That was brought into sharp focus during the Millennium drought (which ran approximately from 2002-2009), leading to the passage of the Howard government’s Water Act in 2007.
That committed $10 billion towards a decade-long effort to reach a national agreement on water use in the Murray-Darling, to redress the over-allocation of water licenses and to return water to the environment.
The 2012 Murray-Darling Basin Plan was the result of that long and painful process.
Broadly speaking, it plans to remove 2,750 gigalitres of water from irrigated agriculture, and return that to the river system.
As of the end of June 2017, a little over 2,080 gigalitres had been recovered through a mix of government purchases of water licences, and taxpayer-funded infrastructure improvements.
In return for making their farms more water-efficient, farmers surrender the water they save to the Commonwealth.
If it was signed in 2012, why are we still talking about it?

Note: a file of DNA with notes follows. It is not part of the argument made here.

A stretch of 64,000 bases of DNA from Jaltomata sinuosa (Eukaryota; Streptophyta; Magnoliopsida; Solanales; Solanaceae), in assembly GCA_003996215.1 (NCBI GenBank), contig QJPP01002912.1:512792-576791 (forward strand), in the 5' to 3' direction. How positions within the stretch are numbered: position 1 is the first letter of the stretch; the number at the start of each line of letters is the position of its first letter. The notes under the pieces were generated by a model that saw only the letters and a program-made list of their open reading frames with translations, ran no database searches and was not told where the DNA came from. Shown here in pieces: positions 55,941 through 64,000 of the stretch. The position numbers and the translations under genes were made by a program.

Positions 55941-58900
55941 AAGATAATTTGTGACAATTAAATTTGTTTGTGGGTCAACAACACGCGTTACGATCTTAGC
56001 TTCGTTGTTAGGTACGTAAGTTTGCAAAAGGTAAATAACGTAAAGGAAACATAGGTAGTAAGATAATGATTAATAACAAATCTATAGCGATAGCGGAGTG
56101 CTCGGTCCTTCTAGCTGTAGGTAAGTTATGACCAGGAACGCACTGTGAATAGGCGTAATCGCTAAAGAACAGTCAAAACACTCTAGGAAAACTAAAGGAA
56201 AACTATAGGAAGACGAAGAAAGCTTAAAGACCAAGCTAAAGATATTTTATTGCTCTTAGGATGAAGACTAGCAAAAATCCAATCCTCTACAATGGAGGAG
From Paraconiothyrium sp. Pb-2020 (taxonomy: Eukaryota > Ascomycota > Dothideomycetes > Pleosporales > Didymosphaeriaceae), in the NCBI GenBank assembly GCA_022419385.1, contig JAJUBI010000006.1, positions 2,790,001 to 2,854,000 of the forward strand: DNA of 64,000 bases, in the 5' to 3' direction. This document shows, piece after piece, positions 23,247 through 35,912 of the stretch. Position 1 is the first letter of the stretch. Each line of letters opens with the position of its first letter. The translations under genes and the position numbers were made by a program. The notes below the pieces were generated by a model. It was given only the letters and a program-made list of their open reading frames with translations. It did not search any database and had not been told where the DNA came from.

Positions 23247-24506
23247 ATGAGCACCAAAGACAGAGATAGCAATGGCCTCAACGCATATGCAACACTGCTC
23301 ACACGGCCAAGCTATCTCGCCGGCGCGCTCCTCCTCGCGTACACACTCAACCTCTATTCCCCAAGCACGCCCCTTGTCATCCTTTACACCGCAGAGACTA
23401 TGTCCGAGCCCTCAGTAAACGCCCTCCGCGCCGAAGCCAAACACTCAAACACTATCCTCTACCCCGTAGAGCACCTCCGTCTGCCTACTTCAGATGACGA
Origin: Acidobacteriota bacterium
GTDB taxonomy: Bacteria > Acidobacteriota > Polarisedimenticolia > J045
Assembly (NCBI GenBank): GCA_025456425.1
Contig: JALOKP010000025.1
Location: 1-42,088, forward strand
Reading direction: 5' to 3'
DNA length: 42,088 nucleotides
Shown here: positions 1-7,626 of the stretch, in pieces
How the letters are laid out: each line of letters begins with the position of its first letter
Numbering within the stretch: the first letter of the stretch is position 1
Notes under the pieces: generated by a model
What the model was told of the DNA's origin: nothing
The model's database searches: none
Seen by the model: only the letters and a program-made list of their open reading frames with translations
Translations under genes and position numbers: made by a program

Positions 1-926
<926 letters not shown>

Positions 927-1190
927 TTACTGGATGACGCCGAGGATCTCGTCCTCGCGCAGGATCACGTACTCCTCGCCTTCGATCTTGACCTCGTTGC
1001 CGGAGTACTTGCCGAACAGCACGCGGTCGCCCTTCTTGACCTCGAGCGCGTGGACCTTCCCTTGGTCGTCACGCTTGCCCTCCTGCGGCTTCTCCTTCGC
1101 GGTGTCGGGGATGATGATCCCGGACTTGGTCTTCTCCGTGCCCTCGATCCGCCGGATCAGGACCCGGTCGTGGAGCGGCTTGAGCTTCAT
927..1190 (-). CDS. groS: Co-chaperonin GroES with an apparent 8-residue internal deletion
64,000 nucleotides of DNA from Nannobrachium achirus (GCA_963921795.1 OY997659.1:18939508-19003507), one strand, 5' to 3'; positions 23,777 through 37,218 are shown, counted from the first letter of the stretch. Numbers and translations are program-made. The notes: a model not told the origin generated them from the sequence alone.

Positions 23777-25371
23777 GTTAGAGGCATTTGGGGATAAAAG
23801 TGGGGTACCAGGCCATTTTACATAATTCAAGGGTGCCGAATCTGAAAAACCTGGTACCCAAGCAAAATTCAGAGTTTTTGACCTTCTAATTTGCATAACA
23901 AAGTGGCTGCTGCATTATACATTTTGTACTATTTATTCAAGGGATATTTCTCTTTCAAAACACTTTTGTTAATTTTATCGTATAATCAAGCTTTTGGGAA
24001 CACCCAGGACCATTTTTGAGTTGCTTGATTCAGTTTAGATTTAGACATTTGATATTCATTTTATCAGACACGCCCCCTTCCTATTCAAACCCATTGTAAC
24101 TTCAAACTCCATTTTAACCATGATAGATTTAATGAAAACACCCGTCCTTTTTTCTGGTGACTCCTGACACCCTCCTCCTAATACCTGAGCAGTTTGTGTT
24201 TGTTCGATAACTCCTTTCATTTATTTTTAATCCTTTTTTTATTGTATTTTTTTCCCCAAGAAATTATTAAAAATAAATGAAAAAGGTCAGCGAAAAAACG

In order to get all the Basin states to sign up to the Plan, a couple of the really hard issues were effectively left unresolved in the document that became law in 2012.
Specifically, the Plan included an ‘adjustment mechanism’ which could be used to change the 2,750 gigalitre water recovery target, but it left it to future governments to work out how, or if, that should happen.
To put it simply: those chickens are now coming home to roost.
Before the end of 2017, the Commonwealth and Basin state governments have three key decisions to make.
The first decision is whether to accept the recommendation of the Murray-Darling Basin Authority, that the Commonwealth reduce the amount of water it acquires for the environment in the Northern Basin.